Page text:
[Spellyans] 'pound' in Cornish

nicholas williams njawilliams at gmail.com
Mon Sep 12 09:40:19 BST 2011

The Cornish word for ‘pound’ (money and weight) is puns; cf. Welsh punt.
Puns is attested 5 times, buns once, pvns once; the plural punsov occurs once; 
In Later Cornish u unrounds to [i] <y> and we find bynsow ‘pounds’ at CW 740.
In Late Cornish one finds pens x 2, penz x 11.

George, however, thought that MC [u] meant eu and that
LC e in pens was a result of unrounding. KK and in consequence the SWF write *peuns, *peunsow.  
These forms do not account for CW bynsow, nor do they agree with the Welsh form punt. There is no Breton equivalent.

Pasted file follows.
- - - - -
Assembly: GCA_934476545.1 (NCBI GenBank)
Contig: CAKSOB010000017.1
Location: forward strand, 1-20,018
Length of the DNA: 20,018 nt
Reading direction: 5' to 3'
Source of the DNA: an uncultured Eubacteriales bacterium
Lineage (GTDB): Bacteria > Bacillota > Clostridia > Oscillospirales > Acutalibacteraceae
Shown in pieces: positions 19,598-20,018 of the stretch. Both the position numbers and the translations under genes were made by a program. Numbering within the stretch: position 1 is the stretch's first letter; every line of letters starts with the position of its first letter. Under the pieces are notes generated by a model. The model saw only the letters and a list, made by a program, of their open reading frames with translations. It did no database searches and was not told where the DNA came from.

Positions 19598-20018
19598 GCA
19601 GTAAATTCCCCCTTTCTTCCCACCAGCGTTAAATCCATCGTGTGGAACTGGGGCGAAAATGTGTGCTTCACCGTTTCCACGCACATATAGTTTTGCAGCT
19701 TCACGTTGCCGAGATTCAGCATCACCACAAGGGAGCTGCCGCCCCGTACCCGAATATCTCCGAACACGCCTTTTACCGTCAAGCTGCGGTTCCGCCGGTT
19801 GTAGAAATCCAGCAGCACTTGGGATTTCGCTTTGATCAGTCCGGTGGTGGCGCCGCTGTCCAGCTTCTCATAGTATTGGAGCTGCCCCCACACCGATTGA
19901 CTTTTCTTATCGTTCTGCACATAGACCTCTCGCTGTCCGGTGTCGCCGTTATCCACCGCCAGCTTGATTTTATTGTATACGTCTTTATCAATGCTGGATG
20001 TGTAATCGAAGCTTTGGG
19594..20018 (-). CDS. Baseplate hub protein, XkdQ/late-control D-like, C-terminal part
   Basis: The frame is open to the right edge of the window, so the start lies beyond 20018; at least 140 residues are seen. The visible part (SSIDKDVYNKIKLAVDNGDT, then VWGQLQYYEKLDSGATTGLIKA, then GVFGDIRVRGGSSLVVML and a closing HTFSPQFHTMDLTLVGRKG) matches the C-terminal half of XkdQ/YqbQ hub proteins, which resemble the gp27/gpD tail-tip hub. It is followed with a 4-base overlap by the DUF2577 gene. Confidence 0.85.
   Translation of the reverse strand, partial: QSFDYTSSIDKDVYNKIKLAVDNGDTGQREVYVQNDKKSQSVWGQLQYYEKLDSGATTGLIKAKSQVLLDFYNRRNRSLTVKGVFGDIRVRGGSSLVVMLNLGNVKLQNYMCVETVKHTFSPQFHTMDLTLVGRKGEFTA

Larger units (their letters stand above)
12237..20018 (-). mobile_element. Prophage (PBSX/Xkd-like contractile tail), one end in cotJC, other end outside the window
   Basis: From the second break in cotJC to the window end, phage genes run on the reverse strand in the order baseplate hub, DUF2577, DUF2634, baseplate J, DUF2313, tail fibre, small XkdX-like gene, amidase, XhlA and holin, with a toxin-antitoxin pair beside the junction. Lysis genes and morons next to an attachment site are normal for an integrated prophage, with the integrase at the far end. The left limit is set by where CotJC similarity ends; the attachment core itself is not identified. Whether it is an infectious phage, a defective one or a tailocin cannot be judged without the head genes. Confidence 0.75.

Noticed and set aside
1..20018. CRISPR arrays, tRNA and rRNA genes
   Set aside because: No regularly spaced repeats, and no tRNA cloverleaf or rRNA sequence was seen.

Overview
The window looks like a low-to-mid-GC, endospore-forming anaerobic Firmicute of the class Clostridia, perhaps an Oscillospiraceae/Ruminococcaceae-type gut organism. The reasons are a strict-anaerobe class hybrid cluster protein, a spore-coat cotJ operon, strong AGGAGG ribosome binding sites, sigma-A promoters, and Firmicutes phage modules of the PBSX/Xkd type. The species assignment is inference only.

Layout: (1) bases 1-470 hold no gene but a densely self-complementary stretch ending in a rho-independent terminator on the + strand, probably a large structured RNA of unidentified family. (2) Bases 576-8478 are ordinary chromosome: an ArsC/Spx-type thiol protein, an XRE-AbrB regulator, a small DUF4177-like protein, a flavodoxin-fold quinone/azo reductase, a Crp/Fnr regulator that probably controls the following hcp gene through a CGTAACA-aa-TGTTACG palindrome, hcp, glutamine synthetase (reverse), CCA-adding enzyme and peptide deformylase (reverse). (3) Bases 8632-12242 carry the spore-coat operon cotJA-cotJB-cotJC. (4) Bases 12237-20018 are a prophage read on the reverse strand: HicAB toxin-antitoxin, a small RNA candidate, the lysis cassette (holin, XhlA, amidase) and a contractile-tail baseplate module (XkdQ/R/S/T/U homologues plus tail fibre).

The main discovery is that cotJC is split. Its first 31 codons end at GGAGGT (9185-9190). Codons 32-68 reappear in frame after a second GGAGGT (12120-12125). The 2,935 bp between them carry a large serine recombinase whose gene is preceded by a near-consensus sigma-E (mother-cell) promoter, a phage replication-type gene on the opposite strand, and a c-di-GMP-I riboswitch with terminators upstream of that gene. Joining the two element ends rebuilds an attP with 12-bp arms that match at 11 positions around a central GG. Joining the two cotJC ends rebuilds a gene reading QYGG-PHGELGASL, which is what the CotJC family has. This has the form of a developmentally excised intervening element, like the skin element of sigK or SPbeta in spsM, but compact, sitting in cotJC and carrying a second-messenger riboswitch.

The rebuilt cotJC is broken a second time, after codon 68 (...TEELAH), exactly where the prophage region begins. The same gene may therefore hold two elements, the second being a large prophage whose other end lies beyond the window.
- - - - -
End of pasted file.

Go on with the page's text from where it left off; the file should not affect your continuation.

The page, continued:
They have the further disadvantage in that English speakers pronounce them with a long vowel, when the vowel is short.

We have pyns(ow) in CW and pens, penz in further later texts.
We seem therefore to have an alternation pyns ~ pens.
It is not uncommon in Cornish at all periods for [i] to alternate with [e] before [ns]. Here are some random examples.

kyns PA 51a ~ kens PA 254b ‘before’
prince BM 3899 ~ prence BM 516 ‘prince’
myns a vynny BM 2576 ~ mens a vynny PC 590 ‘as much as you want’
dyns BK 493 ~ dens SA 60 ‘teeth’
syns PC 1773 ~ sens BM 4308 ‘holds’.
yns BK 279 ~ ens  TH 16a [not imperfect!] 'they are'.

I assume that MC puns was [pyns]. When the u unrounded, pyns [pins] alternated with pens and the Later spelling <pens> was the result.

George’s *peuns, *peunsow, is, I believe, without basis.


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